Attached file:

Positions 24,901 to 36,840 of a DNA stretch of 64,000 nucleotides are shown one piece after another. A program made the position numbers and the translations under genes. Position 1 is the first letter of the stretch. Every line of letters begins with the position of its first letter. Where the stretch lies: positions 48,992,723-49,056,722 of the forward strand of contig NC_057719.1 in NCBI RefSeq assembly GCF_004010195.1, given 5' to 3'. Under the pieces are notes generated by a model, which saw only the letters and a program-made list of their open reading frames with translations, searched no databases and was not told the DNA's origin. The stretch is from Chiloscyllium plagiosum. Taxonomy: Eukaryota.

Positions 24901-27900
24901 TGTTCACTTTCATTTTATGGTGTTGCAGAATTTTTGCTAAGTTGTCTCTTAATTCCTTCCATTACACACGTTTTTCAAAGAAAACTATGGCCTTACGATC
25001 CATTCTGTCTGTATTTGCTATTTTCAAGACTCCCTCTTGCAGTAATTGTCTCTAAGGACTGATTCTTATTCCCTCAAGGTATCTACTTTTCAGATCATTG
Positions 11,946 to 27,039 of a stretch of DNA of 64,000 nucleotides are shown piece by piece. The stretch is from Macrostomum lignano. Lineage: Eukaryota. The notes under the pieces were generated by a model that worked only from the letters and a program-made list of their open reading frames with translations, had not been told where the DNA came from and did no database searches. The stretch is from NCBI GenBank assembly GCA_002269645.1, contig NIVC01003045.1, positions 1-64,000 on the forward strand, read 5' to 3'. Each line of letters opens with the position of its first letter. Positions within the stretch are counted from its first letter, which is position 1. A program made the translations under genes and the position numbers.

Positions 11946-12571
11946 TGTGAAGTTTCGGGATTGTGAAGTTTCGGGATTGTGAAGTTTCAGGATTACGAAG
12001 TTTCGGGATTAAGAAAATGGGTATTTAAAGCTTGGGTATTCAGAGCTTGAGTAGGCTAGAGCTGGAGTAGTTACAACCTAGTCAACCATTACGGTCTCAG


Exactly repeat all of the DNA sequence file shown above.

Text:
Positions 24,901 to 36,840 of a DNA stretch of 64,000 nucleotides are shown one piece after another. A program made the position numbers and the translations under genes. Position 1 is the first letter of the stretch. Every line of letters begins with the position of its first letter. Where the stretch lies: positions 48,992,723-49,056,722 of the forward strand of contig NC_057719.1 in NCBI RefSeq assembly GCF_004010195.1, given 5' to 3'. Under the pieces are notes generated by a model, which saw only the letters and a program-made list of their open reading frames with translations, searched no databases and was not told the DNA's origin. The stretch is from Chiloscyllium plagiosum. Taxonomy: Eukaryota.

Positions 24901-27900
24901 TGTTCACTTTCATTTTATGGTGTTGCAGAATTTTTGCTAAGTTGTCTCTTAATTCCTTCCATTACACACGTTTTTCAAAGAAAACTATGGCCTTACGATC
25001 CATTCTGTCTGTATTTGCTATTTTCAAGACTCCCTCTTGCAGTAATTGTCTCTAAGGACTGATTCTTATTCCCTCAAGGTATCTACTTTTCAGATCATTG
Positions 11,946 to 27,039 of a stretch of DNA of 64,000 nucleotides are shown piece by piece. The stretch is from Macrostomum lignano. Lineage: Eukaryota. The notes under the pieces were generated by a model that worked only from the letters and a program-made list of their open reading frames with translations, had not been told where the DNA came from and did no database searches. The stretch is from NCBI GenBank assembly GCA_002269645.1, contig NIVC01003045.1, positions 1-64,000 on the forward strand, read 5' to 3'. Each line of letters opens with the position of its first letter. Positions within the stretch are counted from its first letter, which is position 1. A program made the translations under genes and the position numbers.

Positions 11946-12571
11946 TGTGAAGTTTCGGGATTGTGAAGTTTCGGGATTGTGAAGTTTCAGGATTACGAAG
12001 TTTCGGGATTAAGAAAATGGGTATTTAAAGCTTGGGTATTCAGAGCTTGAGTAGGCTAGAGCTGGAGTAGTTACAACCTAGTCAACCATTACGGTCTCAG